PUBLISHING INFO: Harper, 5/2014
GENRE: Nonfiction/Memoir/True Crime
MY GRADE: A
FROM PUBLISHER: Soon after his birthmother contacted him for the first time at the age of thirty-nine, adoptee Gary L. Stewart decided to search for his biological father. His quest would lead him to a horrifying truth and force him to reconsider everything he thought he knew about himself and his world.
For decades, the Zodiac Killer has captivated America’s imagination. His ability to evade capture while taunting authorities made him infamous. The vicious specificity of his crimes terrified Californians before the Manson murders and after, and shocked a culture enamored with the ideals of the dawning Age of Aquarius. To this day, his ciphers have baffled detectives and amateur sleuths, and his identity remains one of the twentieth century’s great unsolved mysteries.
The Most Dangerous Animal of All reveals the name of the Zodiac for the very first time. Mustafa and Stewart construct a chilling psychological profile of Stewart’s father: as a boy with disturbing fixations, a frustrated intellectual with pretensions to high culture, and an inappropriate suitor and then jilted lover unable to process his rage. At last, all the questions that have surrounded the case for almost fifty years are answered in this riveting narrative. The result is a singular work of true crime at its finest—a compelling, unbelievable true story told with the pacing of a page-turning novel—as well as a sensational and powerful memoir.
MY THOUGHTS: This was a fascinating memoir/true crime book about an infamous unapprehended serial killer who began killing in 1969. Like the author said, he was searching for information about his birth father, Earl Van Best, Jr., after his birth mother Judy, who’s a liar that I don’t like, contacted him for the first time in 2002. He researched his father, who goes by Van, as best he could, for twelve years. He found old police reports, talked to an old close friend of his, found family members, and so on. I don’t know what more he could have done in order to find more information on a man who’s no longer alive. I think he researched Zodiac well.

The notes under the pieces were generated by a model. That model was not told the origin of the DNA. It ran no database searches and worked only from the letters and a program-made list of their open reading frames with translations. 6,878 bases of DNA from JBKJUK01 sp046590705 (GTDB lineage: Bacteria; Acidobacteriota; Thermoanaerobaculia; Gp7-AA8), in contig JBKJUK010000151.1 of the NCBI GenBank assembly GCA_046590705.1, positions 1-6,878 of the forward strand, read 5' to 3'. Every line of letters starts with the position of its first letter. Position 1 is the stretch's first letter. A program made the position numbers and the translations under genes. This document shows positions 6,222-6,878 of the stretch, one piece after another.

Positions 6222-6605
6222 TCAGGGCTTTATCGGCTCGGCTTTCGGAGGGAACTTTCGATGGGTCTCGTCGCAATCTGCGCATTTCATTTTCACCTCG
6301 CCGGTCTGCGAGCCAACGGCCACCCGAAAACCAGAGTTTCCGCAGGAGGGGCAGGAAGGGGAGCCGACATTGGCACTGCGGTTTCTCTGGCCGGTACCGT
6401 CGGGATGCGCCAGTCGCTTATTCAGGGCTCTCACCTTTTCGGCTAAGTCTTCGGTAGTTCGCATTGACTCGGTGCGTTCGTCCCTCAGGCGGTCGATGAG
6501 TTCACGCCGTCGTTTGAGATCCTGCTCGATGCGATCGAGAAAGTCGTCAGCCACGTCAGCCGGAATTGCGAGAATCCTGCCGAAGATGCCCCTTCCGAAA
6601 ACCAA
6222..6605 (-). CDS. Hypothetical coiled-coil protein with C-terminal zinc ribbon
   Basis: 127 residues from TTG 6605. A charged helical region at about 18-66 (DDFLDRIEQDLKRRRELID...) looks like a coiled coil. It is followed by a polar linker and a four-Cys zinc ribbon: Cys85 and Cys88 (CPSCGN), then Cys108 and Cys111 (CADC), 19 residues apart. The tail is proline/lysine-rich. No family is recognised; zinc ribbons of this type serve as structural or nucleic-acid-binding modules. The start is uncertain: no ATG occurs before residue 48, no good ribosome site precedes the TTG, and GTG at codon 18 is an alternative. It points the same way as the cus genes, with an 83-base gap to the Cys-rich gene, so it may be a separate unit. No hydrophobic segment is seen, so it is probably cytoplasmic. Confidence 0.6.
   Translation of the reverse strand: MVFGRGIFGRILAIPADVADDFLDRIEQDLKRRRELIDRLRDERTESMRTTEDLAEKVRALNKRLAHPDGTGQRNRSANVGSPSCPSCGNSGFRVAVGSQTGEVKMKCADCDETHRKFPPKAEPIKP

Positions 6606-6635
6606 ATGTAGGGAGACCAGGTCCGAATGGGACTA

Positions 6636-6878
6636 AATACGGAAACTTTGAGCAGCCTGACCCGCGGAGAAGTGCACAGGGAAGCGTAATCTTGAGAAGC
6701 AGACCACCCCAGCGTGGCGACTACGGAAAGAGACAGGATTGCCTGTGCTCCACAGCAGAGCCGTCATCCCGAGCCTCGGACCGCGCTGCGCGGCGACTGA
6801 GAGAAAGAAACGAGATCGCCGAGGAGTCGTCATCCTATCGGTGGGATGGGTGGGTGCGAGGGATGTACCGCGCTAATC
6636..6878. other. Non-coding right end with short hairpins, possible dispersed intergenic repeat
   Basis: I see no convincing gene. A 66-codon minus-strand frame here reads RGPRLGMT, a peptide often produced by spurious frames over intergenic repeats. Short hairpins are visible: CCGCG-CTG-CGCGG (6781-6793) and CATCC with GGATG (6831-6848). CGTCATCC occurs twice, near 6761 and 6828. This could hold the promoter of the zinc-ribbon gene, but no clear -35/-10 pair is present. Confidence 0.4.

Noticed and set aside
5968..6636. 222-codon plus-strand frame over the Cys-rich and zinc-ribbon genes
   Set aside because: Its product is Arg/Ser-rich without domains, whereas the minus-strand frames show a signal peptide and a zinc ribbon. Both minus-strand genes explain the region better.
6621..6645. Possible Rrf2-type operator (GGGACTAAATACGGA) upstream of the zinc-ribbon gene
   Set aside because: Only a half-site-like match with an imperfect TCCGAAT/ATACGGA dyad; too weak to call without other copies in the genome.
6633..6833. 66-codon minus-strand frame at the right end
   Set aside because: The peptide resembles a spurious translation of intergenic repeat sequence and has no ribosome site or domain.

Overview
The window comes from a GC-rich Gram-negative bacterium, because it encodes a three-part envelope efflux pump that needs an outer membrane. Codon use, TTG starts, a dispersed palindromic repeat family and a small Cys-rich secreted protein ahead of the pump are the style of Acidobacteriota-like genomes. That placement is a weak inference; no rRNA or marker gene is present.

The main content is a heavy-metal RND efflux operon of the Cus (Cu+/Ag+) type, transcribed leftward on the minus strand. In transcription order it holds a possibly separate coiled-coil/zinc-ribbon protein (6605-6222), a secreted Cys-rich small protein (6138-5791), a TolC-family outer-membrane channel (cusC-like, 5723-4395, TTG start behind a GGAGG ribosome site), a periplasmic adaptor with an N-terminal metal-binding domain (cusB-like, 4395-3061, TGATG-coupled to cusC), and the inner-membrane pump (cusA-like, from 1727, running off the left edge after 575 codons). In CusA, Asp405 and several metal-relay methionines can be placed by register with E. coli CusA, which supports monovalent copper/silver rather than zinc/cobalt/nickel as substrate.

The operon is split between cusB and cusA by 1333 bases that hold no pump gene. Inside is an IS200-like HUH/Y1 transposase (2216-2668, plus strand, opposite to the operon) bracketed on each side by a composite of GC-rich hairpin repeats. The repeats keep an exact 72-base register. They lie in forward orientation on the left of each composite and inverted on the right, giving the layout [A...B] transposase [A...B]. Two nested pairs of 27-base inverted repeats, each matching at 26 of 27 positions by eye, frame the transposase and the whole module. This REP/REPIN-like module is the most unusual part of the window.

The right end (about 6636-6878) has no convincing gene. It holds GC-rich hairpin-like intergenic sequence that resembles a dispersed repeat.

Gary presents us with handwriting samples of his father’s that match up pretty well with known samples of the Zodiac’s that he sent to the newspaper in San Francisco during the time of the killings. We see how this unsolved cipher that Zodiac sent spells out Gary’s father’s name. Zodiac’s fingerprints are compared to Gary’s fathers and they both have an identical scar on the same finger.
The most disappointing part of this involves current detective John Hennessey and has to do with Zodiac and Gary’s DNA and the mystery as to why Hennessey severed ties with Gary. Another mysterious detective is Harold Butler, who’s clearly hiding information from both Hennessey and Gary. There’s clearly some sort of cover-up going on and I have no doubt that one day it’ll be exposed. Gary, don’t give up on having that DNA tested.
I don’t get into how screwed up Van is but I will say he has all the makings of a serial killer, complete with cold, unaffectionate, unloving, cheating mother. Even if he isn’t the real killer, I enjoyed reading about him.
This hardcover book has the coolest cover. The book itself has Van’s mugshot printed on the front and back cover. The dust jacket is translucent red on the front and back and has all the black writing on it. The spine and flaps are almost clear. Never seen one like that before.
Below is a composite drawing of the Zodiac Killer and the other is Gary’s father, Earl Van Best, Jr., in 1962, seven years before the Zodiac killings. The documentary is an old one from A&E that I’ve seen many times.
I received this from the publisher in exchange for an honest review.